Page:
Latest post:

Maths
October 14th, 2013 (December 14th, 2013) illustration (attribution, if any possible, is at the end of the article)

Maths…

Attached is a math problem (see image)… about finding the number on which the car is parked: the four spaces on the left are numbered 16, 06, 68, 88 and the space on the right is numbered 98.

Of course, everyone with decent mathematical background will know already that there's no solution to such a problem, unless constraints are added.

From a 5-points data set
data = {{1, 16}, {2, 06}, {3, 68}, {4, 88}, {6, 98}}
I can fit a polynomial
curve = Fit[data, {1, x, x^2, x^3, x^4}, x]
which returns
curve = 322.4 – 557. x + 311. x^2 – 65. x^3 + 4.6 x^4
and I can then consider that, for x=5,
the car is parked on number 62.4
[graph attached]

But I may as well fit a 6-points data set
data = {{1, 16}, {2, 06}, {3, 68}, {4, 88}, {5, y},  {6, 98}}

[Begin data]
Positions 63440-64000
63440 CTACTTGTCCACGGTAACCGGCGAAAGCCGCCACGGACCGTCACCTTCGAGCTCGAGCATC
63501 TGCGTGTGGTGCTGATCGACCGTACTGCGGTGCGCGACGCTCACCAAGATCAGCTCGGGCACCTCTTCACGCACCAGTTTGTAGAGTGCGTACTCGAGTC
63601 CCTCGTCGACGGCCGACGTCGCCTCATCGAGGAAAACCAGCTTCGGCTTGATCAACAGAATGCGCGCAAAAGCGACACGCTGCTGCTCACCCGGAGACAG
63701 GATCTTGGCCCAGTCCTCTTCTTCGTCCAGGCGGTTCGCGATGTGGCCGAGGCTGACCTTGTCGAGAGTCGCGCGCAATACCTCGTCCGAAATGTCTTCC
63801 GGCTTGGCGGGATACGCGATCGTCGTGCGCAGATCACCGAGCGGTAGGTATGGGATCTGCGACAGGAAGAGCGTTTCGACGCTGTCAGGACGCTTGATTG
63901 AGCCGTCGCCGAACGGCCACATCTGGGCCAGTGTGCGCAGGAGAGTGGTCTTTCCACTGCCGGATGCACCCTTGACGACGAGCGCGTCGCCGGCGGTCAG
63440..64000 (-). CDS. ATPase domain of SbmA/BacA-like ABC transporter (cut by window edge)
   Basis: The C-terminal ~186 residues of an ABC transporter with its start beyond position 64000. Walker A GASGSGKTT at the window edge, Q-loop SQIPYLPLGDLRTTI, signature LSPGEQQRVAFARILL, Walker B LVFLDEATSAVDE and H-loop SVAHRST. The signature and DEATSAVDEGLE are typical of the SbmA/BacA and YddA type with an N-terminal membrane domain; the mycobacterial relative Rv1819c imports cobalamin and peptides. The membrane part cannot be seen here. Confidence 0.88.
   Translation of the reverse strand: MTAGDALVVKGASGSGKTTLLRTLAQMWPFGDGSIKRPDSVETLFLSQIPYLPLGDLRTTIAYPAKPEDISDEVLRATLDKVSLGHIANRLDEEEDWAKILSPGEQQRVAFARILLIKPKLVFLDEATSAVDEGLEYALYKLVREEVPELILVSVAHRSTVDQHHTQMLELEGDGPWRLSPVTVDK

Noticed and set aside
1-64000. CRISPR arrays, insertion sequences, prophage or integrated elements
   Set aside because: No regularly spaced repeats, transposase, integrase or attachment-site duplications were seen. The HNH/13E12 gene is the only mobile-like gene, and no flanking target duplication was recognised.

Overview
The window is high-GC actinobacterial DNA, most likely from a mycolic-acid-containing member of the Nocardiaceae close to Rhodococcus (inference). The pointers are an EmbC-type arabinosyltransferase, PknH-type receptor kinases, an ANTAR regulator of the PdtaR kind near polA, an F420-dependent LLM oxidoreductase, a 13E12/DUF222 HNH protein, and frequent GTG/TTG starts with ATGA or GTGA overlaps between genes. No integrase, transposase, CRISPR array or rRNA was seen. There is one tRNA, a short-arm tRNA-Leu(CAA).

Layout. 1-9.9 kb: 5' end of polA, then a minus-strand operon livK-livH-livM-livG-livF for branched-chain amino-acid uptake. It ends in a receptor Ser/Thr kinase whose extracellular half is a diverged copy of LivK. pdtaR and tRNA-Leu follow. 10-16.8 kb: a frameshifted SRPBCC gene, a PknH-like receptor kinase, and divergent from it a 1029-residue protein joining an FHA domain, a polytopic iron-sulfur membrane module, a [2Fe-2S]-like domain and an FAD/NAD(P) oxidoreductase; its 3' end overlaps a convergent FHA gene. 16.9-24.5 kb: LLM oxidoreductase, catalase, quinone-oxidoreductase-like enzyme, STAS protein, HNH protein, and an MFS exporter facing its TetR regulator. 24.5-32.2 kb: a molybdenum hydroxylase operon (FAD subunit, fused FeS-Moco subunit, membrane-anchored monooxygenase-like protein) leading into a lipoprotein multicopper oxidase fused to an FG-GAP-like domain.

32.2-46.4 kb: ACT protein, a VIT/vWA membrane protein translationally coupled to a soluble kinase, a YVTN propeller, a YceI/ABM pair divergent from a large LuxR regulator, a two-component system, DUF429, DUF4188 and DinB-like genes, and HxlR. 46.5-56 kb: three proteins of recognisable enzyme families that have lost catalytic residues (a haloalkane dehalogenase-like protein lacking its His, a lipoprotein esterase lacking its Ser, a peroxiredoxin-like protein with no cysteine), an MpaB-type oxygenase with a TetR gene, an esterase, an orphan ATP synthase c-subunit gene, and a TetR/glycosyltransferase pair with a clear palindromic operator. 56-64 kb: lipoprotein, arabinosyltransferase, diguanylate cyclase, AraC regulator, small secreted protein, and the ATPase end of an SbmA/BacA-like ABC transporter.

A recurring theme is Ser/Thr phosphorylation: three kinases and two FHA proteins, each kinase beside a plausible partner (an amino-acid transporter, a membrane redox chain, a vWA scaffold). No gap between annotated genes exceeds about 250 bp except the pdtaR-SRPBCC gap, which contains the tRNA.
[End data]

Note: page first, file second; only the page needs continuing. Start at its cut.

with one extra degree available for the polynomial
curve = Fit[data, {1, x, x^2, x^3, x^4, x^5},  x]
and I can associated any number y to the parking space:
curve ≈ 0.00385842 x^3 (47169.6 – 1025.9 y) + 0.000118395 x^5 (21960.5 – 351.93 y) + 0.104828 x (2722.54 – 128.782 y) + 0.408248 (–127.373 + 14.6969 y) + 0.0209657 x^2 (–17409.4 + 516.717 y) + 0.000683172 x^4 (–54159.1 + 975.84 y)

For e.g. y = 1000, the polynomial becomes
curve(y=1000) = 5948. – 13214.6 x + 10468.3 x^2 – 3776.33 x^3 + 629.667 x^4 – 39.0667 x^5
It still fits all the data given, and I can then consider that, for x=5,
the car is parked on number 1000
[graph attached]

Or I can look at the math problem from another angle,
and the solution is less academic…
But is it any more valid?

#Buddhism
h/t